- Extension Cords – Remember – extension cords are intended for temporary use only! If you find that you have a lot of equipment and/or appliances plugged into an extension cord, and that they have been there for several months or even years, you probably need to have some electrical upgrading done on your home in order to update your system and install extra outlets.
- When using extension cords, check them frequently. If a cord ever feels hot to the touch, unplug it! It’s overheating, and that presents a serious fire hazard.
Fuse Box Safety
Although many homes today have circuit breakers, some older homes may still use an old-fashioned fuse box. If your home has a fuse box, keep these cautions in mind to avoid accidents, fires or other problems:
- Never use a penny to replace a blown fuse! Fuses are designed to offer protection against short circuits and fires; pennies aren’t. Keep a good supply of the fuses your home needs on hand so you’re not left in the dark.
- Turn off all the appliances on a circuit before you change the fuse for that circuit, and be sure to open the main fuse. If you don’t take these steps you could receive a serious shock.
- Never change a fuse in the dark! Use a flashlight to help you see what you’re doing.
- Don’t stand in the rain, a puddle, or on a wet surface when changing a fuse, and be sure your hands are dry, too.
- Use the right fuse for the right circuit. Most lighting and basic outlet circuits require 15 amp fuses; circuits that supply power to larger appliances, such as dryers and electric stoves, will require fuses rated at a higher amperage.
- Fuses marked with a “P” or a “D” are designed to fail if the panel overheats, to reduce the likelihood of a fire in the fuse box. Don’t replace these with ordinary fuses. The D fuse is used for circuits with appliances that have electric motors; P fuses are for circuits with appliances that generate heat but aren’t motorized.
- Make sure you always screw fuses in tightly.
Transformer Box Safety
- If your home is served by underground electric cable, you may want to plant some flowers or shrubs nearby to disguise that transformer cabinet on your property. Don’t do it!
- Our line crews need easy access to those cabinets to perform maintenance and repairs. Shrubs and trees and even flowerbeds can block access, and after the work is done, you’ll be unhappy about the state of your plants! Please keep shrubs, plants and structures 10ft. from the front and 3 ft. from the side.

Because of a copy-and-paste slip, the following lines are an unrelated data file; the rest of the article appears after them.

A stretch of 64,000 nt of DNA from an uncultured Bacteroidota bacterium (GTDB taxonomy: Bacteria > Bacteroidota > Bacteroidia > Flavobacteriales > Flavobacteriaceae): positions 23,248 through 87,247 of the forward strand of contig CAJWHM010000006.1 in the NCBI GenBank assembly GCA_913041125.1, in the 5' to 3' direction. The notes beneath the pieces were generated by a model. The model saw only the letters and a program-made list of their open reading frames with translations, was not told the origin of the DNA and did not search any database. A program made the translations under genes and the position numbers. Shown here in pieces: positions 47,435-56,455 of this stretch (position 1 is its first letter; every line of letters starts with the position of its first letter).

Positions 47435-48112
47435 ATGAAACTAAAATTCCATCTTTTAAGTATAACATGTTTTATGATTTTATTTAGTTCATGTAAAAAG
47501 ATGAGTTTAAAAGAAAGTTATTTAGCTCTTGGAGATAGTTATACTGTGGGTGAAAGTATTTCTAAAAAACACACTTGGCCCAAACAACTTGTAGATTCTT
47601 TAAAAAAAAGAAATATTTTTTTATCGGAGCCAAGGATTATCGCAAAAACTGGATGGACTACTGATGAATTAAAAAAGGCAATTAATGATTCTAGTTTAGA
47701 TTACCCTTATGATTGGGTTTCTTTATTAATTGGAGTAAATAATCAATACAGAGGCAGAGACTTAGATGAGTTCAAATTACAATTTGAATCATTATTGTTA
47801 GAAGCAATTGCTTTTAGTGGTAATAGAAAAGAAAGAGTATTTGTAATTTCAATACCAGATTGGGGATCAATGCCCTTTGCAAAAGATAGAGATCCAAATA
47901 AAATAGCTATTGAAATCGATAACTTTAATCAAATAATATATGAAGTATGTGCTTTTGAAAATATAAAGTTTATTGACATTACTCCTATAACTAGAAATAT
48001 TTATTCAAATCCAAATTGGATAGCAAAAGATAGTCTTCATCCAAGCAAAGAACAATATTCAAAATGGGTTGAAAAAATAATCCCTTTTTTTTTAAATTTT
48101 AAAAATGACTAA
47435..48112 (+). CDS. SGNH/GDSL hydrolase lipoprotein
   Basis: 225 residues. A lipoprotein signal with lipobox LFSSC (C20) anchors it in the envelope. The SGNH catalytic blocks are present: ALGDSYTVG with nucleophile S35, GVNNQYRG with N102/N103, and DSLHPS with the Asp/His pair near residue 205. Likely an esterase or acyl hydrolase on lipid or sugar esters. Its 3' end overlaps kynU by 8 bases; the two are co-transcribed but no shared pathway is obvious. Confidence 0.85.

- Also, it may be dangerous to plant or work close to these transformer cabinets. They contain high-voltage cables that should be avoided at all times, except by our trained personnel. So give those cabinets a wide berth – and teach your children to stay away, too. Warn them not to play around the cabinet, and never attempt to open it!
Mylar (metallic) balloons are risky around power lines. Never let your children release mylar helium balloons outside or use metallic cloth, wire or tinsel for kite frames or kite string. If these materials, which contain metal, come into contact with power lines, they can cause electric shock, outages or even fires.
Water Feature Landscaping Safety
- Make sure any pump you use to aerate and recirculate your pond is rated for underwater use (submersible). Using a non-submersible pump, at best, will ruin the pump. At worst, you could be exposed to electrical shock. The same is true for underwater lights.
- Your exterior electrical outlets should be equipped with ground fault circuit interrupters (GFCI). Exterior GFCI outlets should also be equipped with covers to prevent rain or splashing water from breaking the circuit.
- Never hook a pump to an extension cord, even one rated for exterior use. The pump should be plugged directly into the GFCI outlet.
- Use care when installing and plugging in the pump. Lower the pump into the pond, making certain it is stable. Then be certain to dry your hands and stand on a dry area before you plug it in.
- Keep other electric tools and appliances away from the pond. If you should drop anything electrical into the pond, unplug the tool before you try to retrieve it.